texxxxture

While I was compiling images for this post, I couldn’t just pick a single artist to concentrate on, like I’ve done in the past with my “Artists of Influence” posts. What I kept getting distracted by was images of artist’s work with absorbing and inspiring surface qualities. It seems only fitting that this directly follows Alex’s post, since his work is so …. deliciously textural.

So lets roll with that, and I’m just going to throw a kaleidoscope of textural images your way…

Enjoy.

Karyn

Michelle Kraemer
Do Ho Such
Matthias Dyer
Naam Bergman
Polly Wales
Hannah Keefe
Do Ho Such
Doan Nguyen
El Anatsui

View from the Pier

Industrial Inspiration by Alex Kinsley Vey

I based my series of large necklaces on this skyline of one of Hamilton, Ontario’s industrial sectors. Something about this gritty, chaotic, area of the city always stuck with me.

Generally it was always viewed from afar, across the lake while driving over the skyway on the eastern side, or seen in the distance along York boulevard from the western entrance. It was always in motion, day and night.

One of the many chemical plants inside the sectors.

These examples of Hamilton’s industrial past aren’t often seen in a positive light, but there was something that drew me back there time and time again. Something about the bright blues and red, caked in grime and the tell tale signs of age, contrasted with the bare utilitarian metal structures radiated an immense feeling of power to me.

The first three necklaces I made for the series.
Photo by Greg Fraser
Photo by Greg Fraser

I hope you’ve enjoyed this brief look into the inspiration behind my work

Alex

Opal, The cosmos within a stone.

American Contra Luz Opal – The Galaxy Opal
From Opal Butte, Oregon as displayed from Bonhams aucion.

October, the month of colour and spooks. As like the previous months, October has two gemstones associated with it as well. We have the choice of opal or pink tourmaline for October babies and as you can tell from the title, I will be informing you about opals.     

Opal is a very interesting gemstone. It is referred to as a hydros amorphous silicate, with the chemical formula SiO2 · nH2O. While it is similar to quartz, it’s the presence of water and the structure of the silica or quartz that’s different. The n refers to a range of water present, roughly 3 to 21% by weight, gem-quality opal is usually 6 to 10 % water weight. Interesting fact, because of its amorphous nature it’s actually referred to as a mineraloid. Amorphous means “without a clearly defined form or shape”. If you were to look at an amorphous solid on the atomic level, you would see nothing lines up in a continuous crystalline structure, it looks more like a liquid. Glass is also an amorphous solid. 

Difference between crystals, micro-crystals and glass.

Etymologically, opal is derived from several sources. The actual English word “opal” is adapted from the Latin term opalus, meaning “to see a change of colour”. From what I’ve researched it comes from the Sanskrit word úpala which means “precious stone”. Another source refers to the Ancient Greek word from 180 BCE, opallios as a possible source. The Romans adored opal, it was prized beyond all other gemstones as its only source was from Hungary at the time. They marvelled at how it flashed all the colours of the other gemstones. Many cultures believed it was a gemstone that encompassed the spirit of all the other gemstones. Now there are many types, patterns and colours of opal hailing from Australia, Ethiopia, Nevada, Mexico and even Canada. Cool fact, in 2008, NASA announced that they even found opal on Mars.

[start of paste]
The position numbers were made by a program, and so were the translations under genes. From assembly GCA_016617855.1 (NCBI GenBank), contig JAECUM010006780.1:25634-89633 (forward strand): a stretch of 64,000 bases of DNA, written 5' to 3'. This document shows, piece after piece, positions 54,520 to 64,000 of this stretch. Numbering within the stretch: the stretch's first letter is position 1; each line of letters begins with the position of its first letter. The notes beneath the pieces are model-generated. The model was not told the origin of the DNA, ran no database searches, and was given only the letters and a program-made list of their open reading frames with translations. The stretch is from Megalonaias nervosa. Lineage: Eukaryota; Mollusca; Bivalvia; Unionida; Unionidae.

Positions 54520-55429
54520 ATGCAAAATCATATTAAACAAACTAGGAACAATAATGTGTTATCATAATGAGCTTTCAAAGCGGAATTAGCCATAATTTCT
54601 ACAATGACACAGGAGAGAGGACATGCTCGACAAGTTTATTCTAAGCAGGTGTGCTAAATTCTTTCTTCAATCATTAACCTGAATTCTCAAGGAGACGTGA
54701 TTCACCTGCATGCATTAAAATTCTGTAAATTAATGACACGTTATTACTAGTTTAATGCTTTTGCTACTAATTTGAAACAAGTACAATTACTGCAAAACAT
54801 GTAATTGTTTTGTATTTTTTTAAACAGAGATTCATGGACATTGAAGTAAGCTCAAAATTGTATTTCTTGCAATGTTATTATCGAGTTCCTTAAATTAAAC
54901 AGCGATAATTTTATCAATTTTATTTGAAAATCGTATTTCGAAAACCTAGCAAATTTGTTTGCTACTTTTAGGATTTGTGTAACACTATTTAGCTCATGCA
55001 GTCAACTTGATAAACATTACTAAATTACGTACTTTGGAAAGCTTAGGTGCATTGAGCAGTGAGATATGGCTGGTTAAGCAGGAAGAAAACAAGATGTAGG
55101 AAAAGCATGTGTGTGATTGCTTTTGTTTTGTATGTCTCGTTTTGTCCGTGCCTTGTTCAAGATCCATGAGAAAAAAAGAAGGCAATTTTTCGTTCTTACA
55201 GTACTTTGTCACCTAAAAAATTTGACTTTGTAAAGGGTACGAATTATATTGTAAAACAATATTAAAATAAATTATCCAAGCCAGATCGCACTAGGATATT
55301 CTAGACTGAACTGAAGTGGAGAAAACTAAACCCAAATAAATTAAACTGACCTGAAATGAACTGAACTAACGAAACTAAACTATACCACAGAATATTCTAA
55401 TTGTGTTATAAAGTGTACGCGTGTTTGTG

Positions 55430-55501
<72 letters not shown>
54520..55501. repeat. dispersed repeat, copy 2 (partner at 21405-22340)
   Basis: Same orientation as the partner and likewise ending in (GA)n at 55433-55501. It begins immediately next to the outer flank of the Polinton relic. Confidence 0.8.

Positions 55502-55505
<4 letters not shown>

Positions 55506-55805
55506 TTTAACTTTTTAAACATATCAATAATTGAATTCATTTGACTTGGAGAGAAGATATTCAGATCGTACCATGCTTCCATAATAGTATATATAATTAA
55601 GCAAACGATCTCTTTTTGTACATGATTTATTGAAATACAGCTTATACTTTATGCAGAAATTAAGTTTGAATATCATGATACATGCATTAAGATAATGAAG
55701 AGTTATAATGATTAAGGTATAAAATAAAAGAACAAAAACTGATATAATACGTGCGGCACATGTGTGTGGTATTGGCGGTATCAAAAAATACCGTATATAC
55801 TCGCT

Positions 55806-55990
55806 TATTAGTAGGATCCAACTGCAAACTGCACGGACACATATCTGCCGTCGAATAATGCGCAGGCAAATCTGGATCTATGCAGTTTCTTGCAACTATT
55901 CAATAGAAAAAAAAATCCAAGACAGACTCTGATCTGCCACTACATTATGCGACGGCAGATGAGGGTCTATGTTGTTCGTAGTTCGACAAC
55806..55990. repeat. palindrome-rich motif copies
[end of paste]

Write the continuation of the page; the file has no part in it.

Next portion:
The Virgin Rainbow opal, the worlds finest and most expensive opal sold. Mined from Cooper Pedy, the opal capital of the world.

Opal is identified as:

  • 1) Amorphous Crystal System
  • 2) Mineraloid  Category 
  • 3) Silicate Family
  • 4) Mineral = Hydrous Silicate → Opal -SiO2 · nH2O
  • 5) Varieties = Precious Opal, Fire Opal, Potch or Common Opal.   

Now it’s not hard to see why opal is so desired, a quick Google image search gives you HOURS worth of images to drool over of this stone. This stone is a phenomenon of physics as light interacts between crystal and water. But wait a minute, didn’t I just say it was amorphous? 

An electon microscope image of common opal vs. precious opal. You can see the arangement of the spheres in orderly sections.

Well yes it both is and isn’t. Opal is actually made up of a bunch of tiny quartz spheres that range from 100 – 1000nm in diameter. These spheres can be stacked and arranged into a pattern or random and irregular. Water then fills the gaps between the spheres, aiding in the refraction of light into the quartz. When the spheres and gaps are within 150-300nm in diameter, light is diffracted by the spheres and a prism is produced. It’s similar to a rainbow caused by rainfall, a bunch of little prisms working together to refract white light and create a rainbow. Now when these prism/spheres are in random and irregular order, the light passing through interferes and instead we see the background colour. This is what we call common opal or potch and it can be equally appealing with pink, blue and green. Now, when the spheres are aligned, similar in size and packed together in packages, the light now isn’t interfering and we get precious opal. With precious opal, when you look into the stone the colours you see are directly related to sphere size. Red light = 300nm diameter spheres, while violet = 150nm diameter sphere. Also when the spheres are packing in order, then the spaces in between that are filled with water are also refracting light of the same wavelength, thus the flash is brighter.